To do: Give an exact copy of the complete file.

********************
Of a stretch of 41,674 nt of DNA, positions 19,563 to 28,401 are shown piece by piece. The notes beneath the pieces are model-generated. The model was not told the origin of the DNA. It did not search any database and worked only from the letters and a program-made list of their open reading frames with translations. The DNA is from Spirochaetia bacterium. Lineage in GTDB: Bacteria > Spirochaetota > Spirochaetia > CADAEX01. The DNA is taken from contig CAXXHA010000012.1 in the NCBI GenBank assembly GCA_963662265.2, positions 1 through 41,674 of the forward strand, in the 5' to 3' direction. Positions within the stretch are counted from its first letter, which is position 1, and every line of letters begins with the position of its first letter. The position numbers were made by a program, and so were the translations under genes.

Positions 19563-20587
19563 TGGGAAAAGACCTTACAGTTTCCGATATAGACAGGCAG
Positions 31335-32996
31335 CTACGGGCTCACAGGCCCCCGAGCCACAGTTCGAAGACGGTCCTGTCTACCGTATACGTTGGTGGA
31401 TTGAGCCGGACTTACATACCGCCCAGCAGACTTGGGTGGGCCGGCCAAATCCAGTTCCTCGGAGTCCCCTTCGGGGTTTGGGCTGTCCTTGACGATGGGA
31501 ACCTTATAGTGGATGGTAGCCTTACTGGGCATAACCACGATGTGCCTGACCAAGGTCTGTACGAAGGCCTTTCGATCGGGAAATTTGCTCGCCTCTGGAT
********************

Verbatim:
Of a stretch of 41,674 nt of DNA, positions 19,563 to 28,401 are shown piece by piece. The notes beneath the pieces are model-generated. The model was not told the origin of the DNA. It did not search any database and worked only from the letters and a program-made list of their open reading frames with translations. The DNA is from Spirochaetia bacterium. Lineage in GTDB: Bacteria > Spirochaetota > Spirochaetia > CADAEX01. The DNA is taken from contig CAXXHA010000012.1 in the NCBI GenBank assembly GCA_963662265.2, positions 1 through 41,674 of the forward strand, in the 5' to 3' direction. Positions within the stretch are counted from its first letter, which is position 1, and every line of letters begins with the position of its first letter. The position numbers were made by a program, and so were the translations under genes.

Positions 19563-20587
19563 TGGGAAAAGACCTTACAGTTTCCGATATAGACAGGCAG
Positions 31335-32996
31335 CTACGGGCTCACAGGCCCCCGAGCCACAGTTCGAAGACGGTCCTGTCTACCGTATACGTTGGTGGA
31401 TTGAGCCGGACTTACATACCGCCCAGCAGACTTGGGTGGGCCGGCCAAATCCAGTTCCTCGGAGTCCCCTTCGGGGTTTGGGCTGTCCTTGACGATGGGA
31501 ACCTTATAGTGGATGGTAGCCTTACTGGGCATAACCACGATGTGCCTGACCAAGGTCTGTACGAAGGCCTTTCGATCGGGAAATTTGCTCGCCTCTGGAT